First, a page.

An aetiological association is identified in most patients with recurrent pancreatitis, by history and conventional diagnostic procedures. However, in 9% to 39% of cases no abnormalities are found and these patients are classified as having "idiopathic" recurrent pancreatitis. Between 1992 and 1995, 40 consecutive subjects with recurrent "idiopathic" pancreatitis (17 men and 23 women; mean age 54.8 years, range 25-82), with 2-7 (median 3) episodes over a 24-month period, underwent ERCP or biliary sphincterotomy (EST). After the endoscopic procedure, the patients were prospectively followed-up over a period ranging from 6 to 48 months (median, 29 months), and subdivided in different groups according to the aetiological factors detected by ERCP: A) 11 subjects with microlithiasis of the common bile duct, undergone EST; B) 11 subjects with suspected sphincter of Oddi dysfunction (type 3), of which 8 undergone EST and 3 treated with UDCA; C) 8 subjects with non-calculous gallbladder disease (biliary sludge, microlithiasis, parietal enlargement, dyskinesia): all undergone EST and laparoscopic cholecystectomy; D) 2 subjects with pancreas divisum (EST in one); E) 8 subjects without evidence of lesions, treated with UDCA alone. During the first 6 months of follow-up, 6 patients had still recurrent pancreatitis. Two cases with EST in group A underwent pancreatic EST, while 1 patient without previous EST in group A together with 2 cases in group A were treated with biliary EST. The remaining case had pancreas divisum. Then, acute pancreatitis still relapsed in 4 patients; 2 of them underwent pancreatic EST with symptom disappearance for at least 12 months. In conclusion, our long-term follow-up shows that diagnostic and therapeutic ERCP can detect the aetiology in almost all patients with "idiopathic" relapsing pancreatitis and cures 95% of them.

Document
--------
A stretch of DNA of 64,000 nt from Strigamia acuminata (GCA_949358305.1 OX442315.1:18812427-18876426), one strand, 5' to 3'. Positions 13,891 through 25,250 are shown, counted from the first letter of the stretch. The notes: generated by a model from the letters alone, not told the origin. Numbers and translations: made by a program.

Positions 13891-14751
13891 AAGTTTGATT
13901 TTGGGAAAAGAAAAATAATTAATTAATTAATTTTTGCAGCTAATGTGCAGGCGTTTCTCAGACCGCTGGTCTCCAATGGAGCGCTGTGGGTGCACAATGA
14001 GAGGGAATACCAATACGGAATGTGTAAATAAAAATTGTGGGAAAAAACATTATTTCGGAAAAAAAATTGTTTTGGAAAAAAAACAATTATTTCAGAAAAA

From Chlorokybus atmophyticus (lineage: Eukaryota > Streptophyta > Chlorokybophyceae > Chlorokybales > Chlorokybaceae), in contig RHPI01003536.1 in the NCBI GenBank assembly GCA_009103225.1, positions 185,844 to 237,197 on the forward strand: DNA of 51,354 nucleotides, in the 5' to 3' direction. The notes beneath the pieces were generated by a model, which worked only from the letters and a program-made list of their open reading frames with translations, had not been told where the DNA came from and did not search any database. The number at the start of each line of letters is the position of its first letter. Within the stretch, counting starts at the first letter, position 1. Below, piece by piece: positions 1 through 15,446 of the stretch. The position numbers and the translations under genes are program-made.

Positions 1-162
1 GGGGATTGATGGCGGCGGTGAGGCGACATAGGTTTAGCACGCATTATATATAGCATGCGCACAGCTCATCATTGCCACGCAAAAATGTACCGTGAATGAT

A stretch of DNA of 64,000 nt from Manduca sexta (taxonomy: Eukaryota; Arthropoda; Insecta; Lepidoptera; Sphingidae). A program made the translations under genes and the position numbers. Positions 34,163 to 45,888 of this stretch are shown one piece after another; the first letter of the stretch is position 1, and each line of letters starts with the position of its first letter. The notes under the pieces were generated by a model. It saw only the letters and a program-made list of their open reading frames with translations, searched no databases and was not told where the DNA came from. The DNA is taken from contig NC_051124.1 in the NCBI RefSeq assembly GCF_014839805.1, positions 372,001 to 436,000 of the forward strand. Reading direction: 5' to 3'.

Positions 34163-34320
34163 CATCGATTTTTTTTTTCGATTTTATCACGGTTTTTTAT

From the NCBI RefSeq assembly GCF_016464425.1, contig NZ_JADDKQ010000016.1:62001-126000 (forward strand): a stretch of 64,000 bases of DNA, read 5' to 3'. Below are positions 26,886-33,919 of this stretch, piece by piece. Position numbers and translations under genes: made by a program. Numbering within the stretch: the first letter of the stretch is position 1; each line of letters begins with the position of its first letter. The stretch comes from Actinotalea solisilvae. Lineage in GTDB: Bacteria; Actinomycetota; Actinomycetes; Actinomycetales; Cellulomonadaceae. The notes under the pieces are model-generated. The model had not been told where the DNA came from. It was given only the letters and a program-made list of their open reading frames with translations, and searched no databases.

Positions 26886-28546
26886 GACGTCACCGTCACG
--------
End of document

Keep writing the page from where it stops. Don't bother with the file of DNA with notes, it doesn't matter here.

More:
|Publication status||Published - 1997|
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